Delivering best practice in Voice of the Customer programs

Delivering best practice in Voice of the Customer programs

Published on: July 03, 2019
Author: Taoufik Massoussi - Product Manager & Head of AI

In today’s hyper-competitive world, it’s a business imperative to understand the needs and expectations of customers if businesses are going to survive and thrive. That’s why the vast majority run Voice of the Customer (VoC) programs to listen to feedback and act on this insight to improve how they operate.

Over three-quarters (78%) of brands surveyed by Eptica said they ran a VoC program – but many (29%) said that it wasn’t delivering the insight they needed. This is echoed by research from Forrester, which found that just a third of CX professionals felt their VoC programs were effective at driving action.

Best Practice Guide Voice of the CustomerThis all points to a need to transform VoC. Brands have to focus on taking new approaches that go beyond simply running customer experience surveys or measuring through basic metrics such as NPS. To help, Eptica has created a new VoC Best Practice guide. This highlights the seven areas that brands should look at if they want to gain real ROI from VoC:

1. Take a holistic view
Collecting VoC feedback has traditionally relied on customers filling in surveys. However, this gives an incomplete picture, across a single channel, and tends to attract those that have either had a very positive or very negative experience. Research might be undertaken weeks or even months after an interaction took place and the questions and format are all designed by the company, limiting what the consumer can actually say.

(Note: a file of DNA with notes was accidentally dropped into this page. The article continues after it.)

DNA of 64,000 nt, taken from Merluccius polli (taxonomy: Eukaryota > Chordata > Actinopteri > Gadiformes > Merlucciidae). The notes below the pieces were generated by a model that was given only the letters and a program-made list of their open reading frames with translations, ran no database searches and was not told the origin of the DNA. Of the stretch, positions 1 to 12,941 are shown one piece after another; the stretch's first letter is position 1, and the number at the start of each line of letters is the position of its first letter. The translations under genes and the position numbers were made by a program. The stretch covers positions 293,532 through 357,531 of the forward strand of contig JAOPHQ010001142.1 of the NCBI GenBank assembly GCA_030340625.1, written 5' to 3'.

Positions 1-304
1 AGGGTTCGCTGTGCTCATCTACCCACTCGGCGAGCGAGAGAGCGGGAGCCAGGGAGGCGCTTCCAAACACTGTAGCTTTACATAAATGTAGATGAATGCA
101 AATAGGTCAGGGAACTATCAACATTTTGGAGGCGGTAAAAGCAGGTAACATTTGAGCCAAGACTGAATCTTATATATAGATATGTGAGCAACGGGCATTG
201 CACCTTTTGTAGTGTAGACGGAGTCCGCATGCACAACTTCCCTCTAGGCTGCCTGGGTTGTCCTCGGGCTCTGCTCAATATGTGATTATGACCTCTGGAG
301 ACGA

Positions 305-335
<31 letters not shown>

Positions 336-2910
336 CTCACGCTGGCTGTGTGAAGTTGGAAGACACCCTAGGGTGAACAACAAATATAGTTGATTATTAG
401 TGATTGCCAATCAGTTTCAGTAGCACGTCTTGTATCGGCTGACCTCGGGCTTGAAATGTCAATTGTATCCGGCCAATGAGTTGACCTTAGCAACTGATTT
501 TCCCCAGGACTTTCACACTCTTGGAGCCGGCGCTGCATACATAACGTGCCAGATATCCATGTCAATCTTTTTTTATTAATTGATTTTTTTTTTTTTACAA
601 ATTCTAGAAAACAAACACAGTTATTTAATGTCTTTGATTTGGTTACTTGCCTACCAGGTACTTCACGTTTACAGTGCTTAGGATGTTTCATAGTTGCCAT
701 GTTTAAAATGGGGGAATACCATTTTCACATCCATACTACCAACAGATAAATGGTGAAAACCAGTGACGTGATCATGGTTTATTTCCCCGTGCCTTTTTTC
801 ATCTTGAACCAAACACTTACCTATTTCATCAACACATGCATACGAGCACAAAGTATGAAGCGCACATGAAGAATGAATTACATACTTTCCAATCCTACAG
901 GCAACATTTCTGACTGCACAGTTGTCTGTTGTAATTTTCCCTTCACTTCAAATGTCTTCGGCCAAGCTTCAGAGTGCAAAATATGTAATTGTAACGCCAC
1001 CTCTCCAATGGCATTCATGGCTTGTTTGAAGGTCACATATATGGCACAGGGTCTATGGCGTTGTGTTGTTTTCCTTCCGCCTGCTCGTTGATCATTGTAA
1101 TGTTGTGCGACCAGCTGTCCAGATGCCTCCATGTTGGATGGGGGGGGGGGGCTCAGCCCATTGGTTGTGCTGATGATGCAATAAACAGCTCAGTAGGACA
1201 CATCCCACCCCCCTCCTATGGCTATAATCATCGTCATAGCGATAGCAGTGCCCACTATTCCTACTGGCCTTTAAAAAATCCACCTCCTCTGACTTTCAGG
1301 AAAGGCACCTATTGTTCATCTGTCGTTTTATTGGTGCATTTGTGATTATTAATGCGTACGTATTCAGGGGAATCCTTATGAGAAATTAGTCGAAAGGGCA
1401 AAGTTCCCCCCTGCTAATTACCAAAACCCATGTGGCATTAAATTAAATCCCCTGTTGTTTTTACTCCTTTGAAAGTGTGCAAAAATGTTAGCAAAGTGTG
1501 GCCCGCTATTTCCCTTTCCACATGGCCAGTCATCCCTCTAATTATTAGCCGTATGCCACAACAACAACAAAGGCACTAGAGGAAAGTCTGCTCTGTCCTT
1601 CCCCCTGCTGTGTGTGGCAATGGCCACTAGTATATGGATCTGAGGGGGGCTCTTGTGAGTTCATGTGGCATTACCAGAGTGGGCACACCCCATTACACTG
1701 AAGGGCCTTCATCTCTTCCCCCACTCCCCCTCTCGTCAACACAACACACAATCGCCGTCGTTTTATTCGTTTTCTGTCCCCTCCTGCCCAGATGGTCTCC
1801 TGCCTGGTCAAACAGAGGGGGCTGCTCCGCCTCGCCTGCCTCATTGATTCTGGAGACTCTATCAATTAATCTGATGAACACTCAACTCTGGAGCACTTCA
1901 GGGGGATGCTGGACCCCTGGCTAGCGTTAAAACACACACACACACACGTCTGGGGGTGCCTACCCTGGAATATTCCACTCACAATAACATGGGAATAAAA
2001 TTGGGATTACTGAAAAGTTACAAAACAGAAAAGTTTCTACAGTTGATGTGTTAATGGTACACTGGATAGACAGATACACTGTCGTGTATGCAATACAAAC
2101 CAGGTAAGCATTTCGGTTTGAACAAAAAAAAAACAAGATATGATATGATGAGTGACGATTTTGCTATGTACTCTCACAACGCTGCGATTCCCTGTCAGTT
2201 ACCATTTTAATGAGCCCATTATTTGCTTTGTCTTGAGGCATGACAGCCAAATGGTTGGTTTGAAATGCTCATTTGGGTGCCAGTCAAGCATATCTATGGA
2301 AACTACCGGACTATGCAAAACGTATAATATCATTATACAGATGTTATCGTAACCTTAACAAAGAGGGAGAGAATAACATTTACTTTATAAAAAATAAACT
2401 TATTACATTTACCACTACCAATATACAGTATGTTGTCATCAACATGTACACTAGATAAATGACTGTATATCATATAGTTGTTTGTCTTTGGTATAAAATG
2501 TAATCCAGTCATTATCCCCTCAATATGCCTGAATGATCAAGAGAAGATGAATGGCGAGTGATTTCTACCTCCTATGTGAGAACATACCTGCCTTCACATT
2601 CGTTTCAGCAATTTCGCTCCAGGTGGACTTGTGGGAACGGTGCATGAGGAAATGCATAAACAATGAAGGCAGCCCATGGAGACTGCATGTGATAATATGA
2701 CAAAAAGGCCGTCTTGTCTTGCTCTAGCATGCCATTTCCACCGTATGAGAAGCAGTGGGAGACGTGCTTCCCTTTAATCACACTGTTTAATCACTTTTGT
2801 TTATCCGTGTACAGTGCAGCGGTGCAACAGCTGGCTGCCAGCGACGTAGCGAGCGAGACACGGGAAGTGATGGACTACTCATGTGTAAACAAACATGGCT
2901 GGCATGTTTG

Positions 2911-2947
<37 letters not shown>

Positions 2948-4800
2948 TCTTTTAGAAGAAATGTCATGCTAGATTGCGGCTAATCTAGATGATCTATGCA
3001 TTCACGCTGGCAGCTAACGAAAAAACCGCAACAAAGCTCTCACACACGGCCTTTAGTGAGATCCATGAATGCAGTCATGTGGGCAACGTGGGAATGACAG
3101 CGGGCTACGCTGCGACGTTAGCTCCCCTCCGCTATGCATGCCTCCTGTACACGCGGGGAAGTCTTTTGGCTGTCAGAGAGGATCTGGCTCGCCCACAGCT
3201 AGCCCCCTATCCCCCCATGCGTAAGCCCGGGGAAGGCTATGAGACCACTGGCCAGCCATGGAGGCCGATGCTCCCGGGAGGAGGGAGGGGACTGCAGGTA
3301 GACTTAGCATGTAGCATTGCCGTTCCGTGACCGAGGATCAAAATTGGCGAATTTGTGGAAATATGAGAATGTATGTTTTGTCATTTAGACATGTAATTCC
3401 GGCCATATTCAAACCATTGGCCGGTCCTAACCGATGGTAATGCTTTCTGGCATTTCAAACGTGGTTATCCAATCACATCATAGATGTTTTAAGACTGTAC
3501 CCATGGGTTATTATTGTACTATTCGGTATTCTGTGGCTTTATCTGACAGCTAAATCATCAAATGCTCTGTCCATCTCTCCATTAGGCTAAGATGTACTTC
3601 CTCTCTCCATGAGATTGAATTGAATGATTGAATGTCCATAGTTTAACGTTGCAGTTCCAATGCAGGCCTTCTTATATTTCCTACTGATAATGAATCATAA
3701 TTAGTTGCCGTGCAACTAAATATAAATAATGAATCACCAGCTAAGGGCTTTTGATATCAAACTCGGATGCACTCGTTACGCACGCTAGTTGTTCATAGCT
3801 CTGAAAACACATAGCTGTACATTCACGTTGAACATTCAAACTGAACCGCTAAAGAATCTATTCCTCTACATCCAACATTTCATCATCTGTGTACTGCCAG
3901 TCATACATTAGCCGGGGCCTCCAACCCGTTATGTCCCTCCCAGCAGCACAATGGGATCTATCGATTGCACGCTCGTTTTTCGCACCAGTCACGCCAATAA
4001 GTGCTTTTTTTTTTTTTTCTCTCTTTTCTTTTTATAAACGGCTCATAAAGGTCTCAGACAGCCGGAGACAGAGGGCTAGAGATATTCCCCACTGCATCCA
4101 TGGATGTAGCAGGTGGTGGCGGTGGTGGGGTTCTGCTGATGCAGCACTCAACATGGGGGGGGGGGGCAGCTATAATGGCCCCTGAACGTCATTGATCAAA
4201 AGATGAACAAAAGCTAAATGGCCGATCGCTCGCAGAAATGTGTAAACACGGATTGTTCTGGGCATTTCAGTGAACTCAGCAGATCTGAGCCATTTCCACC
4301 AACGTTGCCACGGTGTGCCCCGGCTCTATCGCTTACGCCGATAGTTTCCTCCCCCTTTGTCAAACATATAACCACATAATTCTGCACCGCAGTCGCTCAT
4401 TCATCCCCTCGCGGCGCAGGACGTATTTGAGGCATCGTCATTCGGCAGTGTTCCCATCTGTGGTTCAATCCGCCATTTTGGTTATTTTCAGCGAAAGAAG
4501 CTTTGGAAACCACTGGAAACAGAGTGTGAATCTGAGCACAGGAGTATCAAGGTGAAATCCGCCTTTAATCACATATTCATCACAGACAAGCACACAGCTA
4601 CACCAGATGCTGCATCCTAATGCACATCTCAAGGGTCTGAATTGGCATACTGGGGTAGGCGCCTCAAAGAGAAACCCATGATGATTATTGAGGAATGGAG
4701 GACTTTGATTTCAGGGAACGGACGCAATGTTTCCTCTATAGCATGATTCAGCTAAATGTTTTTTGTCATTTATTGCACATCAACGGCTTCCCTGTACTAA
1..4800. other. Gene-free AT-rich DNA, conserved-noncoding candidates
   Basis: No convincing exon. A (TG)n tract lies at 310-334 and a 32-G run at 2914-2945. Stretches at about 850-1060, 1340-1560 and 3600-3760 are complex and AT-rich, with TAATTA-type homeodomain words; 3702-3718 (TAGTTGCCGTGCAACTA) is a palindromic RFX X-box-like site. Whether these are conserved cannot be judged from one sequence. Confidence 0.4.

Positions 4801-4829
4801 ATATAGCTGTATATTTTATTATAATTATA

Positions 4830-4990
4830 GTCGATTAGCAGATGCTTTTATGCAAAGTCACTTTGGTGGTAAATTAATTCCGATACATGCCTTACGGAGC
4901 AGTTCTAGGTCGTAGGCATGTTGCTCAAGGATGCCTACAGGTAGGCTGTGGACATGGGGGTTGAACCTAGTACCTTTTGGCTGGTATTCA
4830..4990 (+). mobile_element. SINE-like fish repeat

This clearly needs to change. Brands must, therefore, take a holistic view and listen across the customer journey. Gartner estimates that 80% of an enterprise’s data is unstructured, living in emails, social media posts or other documents – brands need to analyze these verbatim customer conversations if they want complete insight. They also need to listen at all touchpoints in the journey, and ask in real-time, rather than sending a survey to a customer months after an interaction.

2. Embrace a scalable solution
Whatever their size, brands receive a growing number of contacts from consumers, across more and more channels. Nearly half (48%) of consumers say they contact brands more often today than five years ago. Added together, UK brands now have to deal with nearly half a billion interactions every month. This increasing volume of interactions, across multiple channels, means that your VoC program must be able to scale to ensure that all information is analyzed effectively. To find relevant insight in this haystack of data, brands need to invest in AI in order to deliver actionable customer intelligence quickly and efficiently.

3. Combine Qualitative and Quantitative data
There is currently a major debate raging about the relative strength of metrics such as NPS. Whatever your view, it is important to understand that these metrics only go so far. Essentially, they tell you what consumers are feeling. However, to drive real insight you need to know why they are saying what they are saying. This requires in-depth analysis of qualitative data, mining it for insights, particularly around the emotional state of the customer and their future intent (i.e. are they going to leave or cancel their order?). Again, AI and text analytics are vital to uncovering this insight at scale. However, bear in mind that generic AI that is not tuned to customer experience and the needs of your company and industry will not provide the personalized insight you require to take effective action. Instead, look for a specialist that understands your sector and the VoC market.